It is still important for durable partners and dependent relatives to keep note of the expiration date of these documents and to obtain a new one or apply to the Settlement Scheme before they expire.

People excluded from refugee or humanitarian protection

An applicant will be refused under the Settlement Scheme if, to quote from the explanatory notes, he or she

has been or would be excluded from refugee or humanitarian protection, or Article 33(2) of the Refugee Convention applies or would do so, as they are a danger to the security of the UK, or applies as, having been convicted of a particularly serious crime, they are a danger to the community.

As with anyone who has a history of serious crimes or conduct, it is important for anyone in this position to get legal advice before applying.

Other Settlement Scheme amendments

There are some other amendments in addition to the ones above, but given the length of this blog post already I hope you’ll forgive a copy and paste from the explanatory notes: 

To delete the provision for a ‘no deal’ scenario previously made in Appendix EU, Appendix EU (Family Permit), Appendix AR (EU) and Part 9 of the Immigration Rules

A change to Appendix AR to allow new evidence to be submitted in an application for administrative review of a decision to cancel EUSS status at the border under paragraph 321B of the Immigration Rules (on grounds of deception), in line with other provisions for administrative review of decisions to cancel leave at the border on those grounds

An addition to Part 9 of the Immigration Rules (the general grounds for refusal) to allow for the cancellation of leave to enter granted by virtue of having arrived in the UK with an entry clearance that was granted under Appendix EU (Family Permit) where there has been a material change in circumstances since the family permit was granted. A cancellation decision on those grounds is also added to Appendix AR (EU) so that administrative review of such a decision will be available in accordance with that appendix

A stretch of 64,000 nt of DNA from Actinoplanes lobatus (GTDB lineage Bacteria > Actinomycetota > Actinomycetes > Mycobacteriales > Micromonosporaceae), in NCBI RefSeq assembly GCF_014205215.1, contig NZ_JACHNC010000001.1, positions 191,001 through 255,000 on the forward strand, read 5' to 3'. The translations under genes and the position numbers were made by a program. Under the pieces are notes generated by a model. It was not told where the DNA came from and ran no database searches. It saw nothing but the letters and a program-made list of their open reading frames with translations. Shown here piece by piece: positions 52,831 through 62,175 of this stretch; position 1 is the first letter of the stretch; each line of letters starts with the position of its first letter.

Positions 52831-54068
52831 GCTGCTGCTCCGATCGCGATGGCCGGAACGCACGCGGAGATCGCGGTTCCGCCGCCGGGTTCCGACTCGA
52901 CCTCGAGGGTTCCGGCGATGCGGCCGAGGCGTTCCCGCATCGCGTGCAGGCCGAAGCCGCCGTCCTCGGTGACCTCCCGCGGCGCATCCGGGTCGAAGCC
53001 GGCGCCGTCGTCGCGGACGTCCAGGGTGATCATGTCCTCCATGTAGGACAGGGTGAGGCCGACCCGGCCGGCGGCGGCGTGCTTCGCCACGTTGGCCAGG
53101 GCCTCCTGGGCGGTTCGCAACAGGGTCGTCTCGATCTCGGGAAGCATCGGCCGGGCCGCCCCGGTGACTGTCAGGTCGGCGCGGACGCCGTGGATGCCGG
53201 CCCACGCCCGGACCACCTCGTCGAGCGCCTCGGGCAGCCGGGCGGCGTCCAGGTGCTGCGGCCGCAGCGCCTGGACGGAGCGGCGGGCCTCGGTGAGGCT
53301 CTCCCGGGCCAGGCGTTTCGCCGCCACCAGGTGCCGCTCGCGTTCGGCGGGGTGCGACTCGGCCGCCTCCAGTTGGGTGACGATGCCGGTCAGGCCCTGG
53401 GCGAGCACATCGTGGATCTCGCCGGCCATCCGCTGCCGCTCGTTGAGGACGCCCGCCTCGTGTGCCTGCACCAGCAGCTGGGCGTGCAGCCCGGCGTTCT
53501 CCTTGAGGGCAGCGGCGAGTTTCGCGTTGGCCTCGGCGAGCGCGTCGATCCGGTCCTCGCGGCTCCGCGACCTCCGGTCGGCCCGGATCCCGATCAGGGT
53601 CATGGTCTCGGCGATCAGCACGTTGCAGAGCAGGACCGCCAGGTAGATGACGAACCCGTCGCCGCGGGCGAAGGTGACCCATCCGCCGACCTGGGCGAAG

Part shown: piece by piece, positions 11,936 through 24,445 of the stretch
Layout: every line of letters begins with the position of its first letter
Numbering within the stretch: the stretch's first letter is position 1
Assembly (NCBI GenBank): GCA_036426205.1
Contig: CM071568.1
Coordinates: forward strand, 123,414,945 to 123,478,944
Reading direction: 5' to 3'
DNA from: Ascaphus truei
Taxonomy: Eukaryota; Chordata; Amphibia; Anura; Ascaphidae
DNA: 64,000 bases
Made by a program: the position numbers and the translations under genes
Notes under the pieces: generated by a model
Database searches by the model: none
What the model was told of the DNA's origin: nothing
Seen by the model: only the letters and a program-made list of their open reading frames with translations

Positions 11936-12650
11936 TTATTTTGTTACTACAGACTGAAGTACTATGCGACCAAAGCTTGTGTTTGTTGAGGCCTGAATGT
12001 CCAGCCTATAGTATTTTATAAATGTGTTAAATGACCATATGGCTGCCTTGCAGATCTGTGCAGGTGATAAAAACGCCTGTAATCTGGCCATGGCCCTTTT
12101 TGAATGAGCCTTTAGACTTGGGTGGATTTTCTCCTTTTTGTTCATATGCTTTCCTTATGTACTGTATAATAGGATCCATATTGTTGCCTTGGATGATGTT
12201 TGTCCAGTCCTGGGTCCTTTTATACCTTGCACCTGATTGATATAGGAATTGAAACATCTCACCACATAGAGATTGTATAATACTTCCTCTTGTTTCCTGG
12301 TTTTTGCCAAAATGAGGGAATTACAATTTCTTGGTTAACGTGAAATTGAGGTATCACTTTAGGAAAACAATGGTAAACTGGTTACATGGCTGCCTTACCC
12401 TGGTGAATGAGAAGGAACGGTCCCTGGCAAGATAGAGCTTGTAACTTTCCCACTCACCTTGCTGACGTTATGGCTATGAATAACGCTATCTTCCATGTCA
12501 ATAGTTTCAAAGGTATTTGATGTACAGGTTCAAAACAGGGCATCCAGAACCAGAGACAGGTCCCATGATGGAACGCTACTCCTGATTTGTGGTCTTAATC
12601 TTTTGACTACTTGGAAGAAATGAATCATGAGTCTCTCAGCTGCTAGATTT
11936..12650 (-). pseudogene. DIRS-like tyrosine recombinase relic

Other changes

Tier 2

The salary threshold required for indefinite leave to remain for those on a Tier 2 (General) visa will no longer increase in the next few years. The explanatory notes say that this is down to a recommendation from the Migration Advisory Committee in its most recent report. This is achieved by deleting paragraph 245HF (d)(vi)(4) – (8) of the Rules.

Archaeologists are now on the Shortage Occupation List after being accidentally left out.

Youth mobility scheme

The quota for Tier 5 (Youth Mobility Scheme) visas for Australians, New Zealanders and Canadians has been reduced by 1,000 each for 2020/21. As we understand it, these quotas are set by looking at how many Brits went to these countries on the equivalent working holiday visa last year. Fewer Brits going to Australia means fewer Australians allowed into the UK the following year, essentially.

Permit free festival list

This has been updated. No longer included for 2020/21 are Africa Utopia, Cornwall International Male Choral Festival and Manchester International Festival. Newly added are Edinburgh International Book Festival and London International Festival of Theatre. This may prove academic in the age of coronavirus.

If we’ve missed anything significant, let us know.

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Chris Desira

Chris Desira

Christopher Desira is the Director of Seraphus (www.seraphus.co.uk). Chris is experienced in all areas of immigration and offers legal advice and services via Free Movement. He is the advisor on Brexit immigration issues to the European Union and to European embassies. He is a trustee of Settled and regularly supports the wider charity sector. He regularly provides media comment and is happy to be contacted by journalists. Chris tweets from @cldesira.